kjhThe ancient Egyptians built their houses and palaces from mud bricks, and situated them close to water sources. Over time, the vast majority of their settlements, together with any iron they might once have held, have simply dissolved into the landscape. Graves and tombs, cut into the hot, dry desert sands and cliffs, were intended to be more permanent and so offer a more reliable source of evidence, although even here there may be problems.

Picture: Iron headrest from Tutankhamen's tomb.

Many of Egypt’s cemeteries were investigated over a century ago, before modern standards of excavation were developed, when it was not uncommon for smaller and seemingly insignificant finds to be ignored in the quest for more valuable grave goods. It also seems likely that cultural expectation would play a part in the recovery of iron from pre- Iron Age archaeological sites: if excavators “knew” that iron could not be present, any find of iron would probably be classified as intrusive (later dating) and simply thrown away. Despite these problems, more than 20 early iron artefacts have been found in securely dated contexts. These came from two tombs on the west bank of the Nile at ancient Thebes (modern Luxor). The majority of these finds have been analysed as ‘nickel-rich’.

kjhPicture: The 'Eye of Horus' iron amulet from Tutankhamen's grave goods.

More than 1000 years after these beads were committed to the Gerzeh grave, a part-iron amulet was placed in the tomb of Queen Ashait (Deir el-Bahri, Thebes). Her amulet takes the form known as a pesesh-kef; it is modelled on the figure of a person from the chest to the top of the head, in a similar style to a death mask, but with a small blade mounted downwards from its base.

Initially it was thought that her amulet had been made entirely from silver, but analysis subsequently showed that blade was made of nickel-rich iron, although its exact composition has yet to be published. Pesesh-kef blades were traditionally associated with childbirth (when they were used to cut the umbilical cord of newborn babies) and with the re-birth after death. They were used in ceremonies designed to animate the inert including the ‘Opening of the Mouth’ - a ritual performed at the entrance to the tomb, which would transform the mummy into a latent being with the potential for life.

kjhPicture:  Iron dagger from Tutankhamen's grave goods.

When King Tutankhamen died in approximately 1327 BC, he and his grave goods were buried in a tomb in the Valley of the Kings. Unlike Ashait’s, Tutankhamen’s tomb was preserved more or less intact, although archaeology indicates that there had been two robberies soon after his funeral. Several iron artefacts were found among Tutankhamen’s surviving grave goods. These included a set of 16 model chisels with iron blades set in wooden handles, stored in a room opening off the burial chamber. As the chisel blades are all less than 1mm thick, they would have been too fragile to use as practical tools. It is, however, possible that they were used in Tutankhamen’s own Opening of the Mouth ceremony.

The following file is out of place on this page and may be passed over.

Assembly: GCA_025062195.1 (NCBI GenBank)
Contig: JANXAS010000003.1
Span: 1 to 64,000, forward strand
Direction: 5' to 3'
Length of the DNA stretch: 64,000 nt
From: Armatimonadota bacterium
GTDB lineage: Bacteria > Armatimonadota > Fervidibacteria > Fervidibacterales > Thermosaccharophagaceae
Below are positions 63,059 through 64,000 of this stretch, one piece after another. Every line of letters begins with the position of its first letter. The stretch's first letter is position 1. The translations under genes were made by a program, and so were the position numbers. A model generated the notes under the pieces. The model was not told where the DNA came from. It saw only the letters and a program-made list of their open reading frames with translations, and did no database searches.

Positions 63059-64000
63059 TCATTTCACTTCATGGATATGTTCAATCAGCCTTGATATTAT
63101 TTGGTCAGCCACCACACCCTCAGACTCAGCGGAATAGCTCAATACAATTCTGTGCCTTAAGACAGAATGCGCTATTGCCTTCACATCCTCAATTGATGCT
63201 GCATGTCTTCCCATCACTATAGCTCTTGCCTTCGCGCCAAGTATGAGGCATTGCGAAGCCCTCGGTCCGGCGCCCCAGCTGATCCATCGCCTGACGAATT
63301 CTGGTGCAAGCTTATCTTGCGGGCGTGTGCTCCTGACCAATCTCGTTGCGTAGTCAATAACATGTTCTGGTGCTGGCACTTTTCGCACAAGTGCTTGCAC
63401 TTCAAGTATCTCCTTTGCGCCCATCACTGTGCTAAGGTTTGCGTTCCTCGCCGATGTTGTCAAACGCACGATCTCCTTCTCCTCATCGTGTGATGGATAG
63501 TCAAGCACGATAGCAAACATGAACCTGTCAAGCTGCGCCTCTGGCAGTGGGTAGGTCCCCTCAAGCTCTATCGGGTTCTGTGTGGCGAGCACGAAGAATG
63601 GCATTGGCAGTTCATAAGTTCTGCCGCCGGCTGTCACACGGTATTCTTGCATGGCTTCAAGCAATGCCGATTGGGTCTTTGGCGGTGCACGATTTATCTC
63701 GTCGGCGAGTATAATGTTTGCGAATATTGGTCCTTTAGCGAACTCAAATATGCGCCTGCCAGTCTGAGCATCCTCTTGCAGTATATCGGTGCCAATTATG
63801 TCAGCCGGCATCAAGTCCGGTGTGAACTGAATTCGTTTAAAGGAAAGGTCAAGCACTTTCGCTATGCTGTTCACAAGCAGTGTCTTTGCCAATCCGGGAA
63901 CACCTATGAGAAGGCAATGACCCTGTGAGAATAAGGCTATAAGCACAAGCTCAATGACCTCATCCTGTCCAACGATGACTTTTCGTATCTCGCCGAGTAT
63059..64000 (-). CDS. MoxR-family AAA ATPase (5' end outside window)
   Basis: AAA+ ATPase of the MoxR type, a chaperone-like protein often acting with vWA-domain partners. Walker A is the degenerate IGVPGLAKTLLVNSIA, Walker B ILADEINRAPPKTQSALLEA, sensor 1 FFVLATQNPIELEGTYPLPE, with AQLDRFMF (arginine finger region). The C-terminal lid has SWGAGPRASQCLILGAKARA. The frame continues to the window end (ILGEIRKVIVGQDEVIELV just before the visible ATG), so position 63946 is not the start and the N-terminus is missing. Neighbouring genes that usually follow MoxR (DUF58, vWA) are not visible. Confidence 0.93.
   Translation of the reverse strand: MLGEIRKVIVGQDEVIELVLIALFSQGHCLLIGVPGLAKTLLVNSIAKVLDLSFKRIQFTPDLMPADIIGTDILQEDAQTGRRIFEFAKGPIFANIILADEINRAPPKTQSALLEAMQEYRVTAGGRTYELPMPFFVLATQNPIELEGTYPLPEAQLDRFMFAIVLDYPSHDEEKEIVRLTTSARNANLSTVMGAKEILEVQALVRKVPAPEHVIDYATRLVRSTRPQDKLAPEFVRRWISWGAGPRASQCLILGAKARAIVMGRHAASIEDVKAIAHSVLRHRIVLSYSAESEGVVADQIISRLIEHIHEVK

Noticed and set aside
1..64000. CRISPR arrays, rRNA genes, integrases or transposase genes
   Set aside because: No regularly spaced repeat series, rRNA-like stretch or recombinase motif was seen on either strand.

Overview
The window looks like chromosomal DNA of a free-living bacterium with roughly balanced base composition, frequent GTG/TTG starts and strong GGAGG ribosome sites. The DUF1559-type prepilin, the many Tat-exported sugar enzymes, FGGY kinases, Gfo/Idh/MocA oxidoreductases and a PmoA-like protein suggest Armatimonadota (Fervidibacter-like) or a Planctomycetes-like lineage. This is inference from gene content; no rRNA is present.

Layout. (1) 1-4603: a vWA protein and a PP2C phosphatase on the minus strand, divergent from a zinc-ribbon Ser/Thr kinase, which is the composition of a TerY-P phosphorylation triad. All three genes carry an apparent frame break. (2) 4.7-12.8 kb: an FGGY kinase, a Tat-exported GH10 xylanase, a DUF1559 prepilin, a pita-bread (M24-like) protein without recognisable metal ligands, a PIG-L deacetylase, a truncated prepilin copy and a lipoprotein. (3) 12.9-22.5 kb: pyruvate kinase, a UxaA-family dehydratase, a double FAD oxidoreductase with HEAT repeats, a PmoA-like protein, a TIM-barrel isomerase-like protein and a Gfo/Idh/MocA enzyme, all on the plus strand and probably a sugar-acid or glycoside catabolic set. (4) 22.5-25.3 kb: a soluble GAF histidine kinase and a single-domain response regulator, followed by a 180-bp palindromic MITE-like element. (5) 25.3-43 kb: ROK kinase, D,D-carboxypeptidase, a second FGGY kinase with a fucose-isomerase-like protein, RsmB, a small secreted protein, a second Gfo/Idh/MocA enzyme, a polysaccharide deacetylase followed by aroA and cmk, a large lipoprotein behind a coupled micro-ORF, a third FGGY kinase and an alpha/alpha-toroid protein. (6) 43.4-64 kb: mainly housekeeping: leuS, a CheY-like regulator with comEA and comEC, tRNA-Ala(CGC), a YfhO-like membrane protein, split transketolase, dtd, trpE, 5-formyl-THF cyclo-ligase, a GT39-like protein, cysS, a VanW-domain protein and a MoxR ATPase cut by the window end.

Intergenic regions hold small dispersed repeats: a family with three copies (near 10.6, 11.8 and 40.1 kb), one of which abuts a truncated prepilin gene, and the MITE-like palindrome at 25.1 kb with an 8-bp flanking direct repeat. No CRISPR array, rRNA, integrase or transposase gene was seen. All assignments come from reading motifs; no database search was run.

Three iron artefacts were found wrapped within Tutankhamen’s mummy bandages. As the body was the most important element within the tomb, this placing indicates the high ritual and financial value attached to iron by those who wrapped the king for death. A miniature model head-rest (the hard ancient Egyptian equivalent of a pillow) was discovered lying directly behind Tutankhamen’s head, inside his gold death mask. The head-rest had been roughly constructed by welding together pieces of iron, probably at too low a temperature.

jklhPicture: Tutankhamen's model iron chisels.  See text for explanation.

Wrapped on the right side of the abdomen was an iron ‘Eye of Horus’ amulet attached to a golden bracelet. The “eye of Horus” was a popular funerary amulet, symbolising protection, royal power and good health. Also wrapped with the mummy was a large and extremely well-made dagger with a rock-crystal pommel, gold sheath and iron blade which, as the excavators noted, was still extremely sharp when discovered lying along the king’s right thigh. A second dagger recovered from the mummy was entirely of gold.

Apart from the dagger blade, all of Tutankhamen’s iron goods are crudely made. Those which have been analysed have nickel-rich iron chemistry. This suggests that they were of local, Egyptian, manufacture with the meteoric iron being hammered into shape by craftsmen unaccustomed to working with such hard, high-temperature metals. In contrast, recent analysis of the well-made dagger blade recorded three weight percent nickel content, which suggests a smelted origin. Only further testing can confirm this.


Textual evidence indicates that limited amounts of iron were imported into Egypt from neighbouring territories during the reigns immediately preceding Tutankhamen’s. One such text is a letter written by Tushratta, king of Mitanni (a land covering the modern regions of eastern Turkey, northern Syria and western Iraq), to Amenhotep III, king of Egypt. Amenhotep was almost certainly the grandfather and revered role-model of Tutankhamen.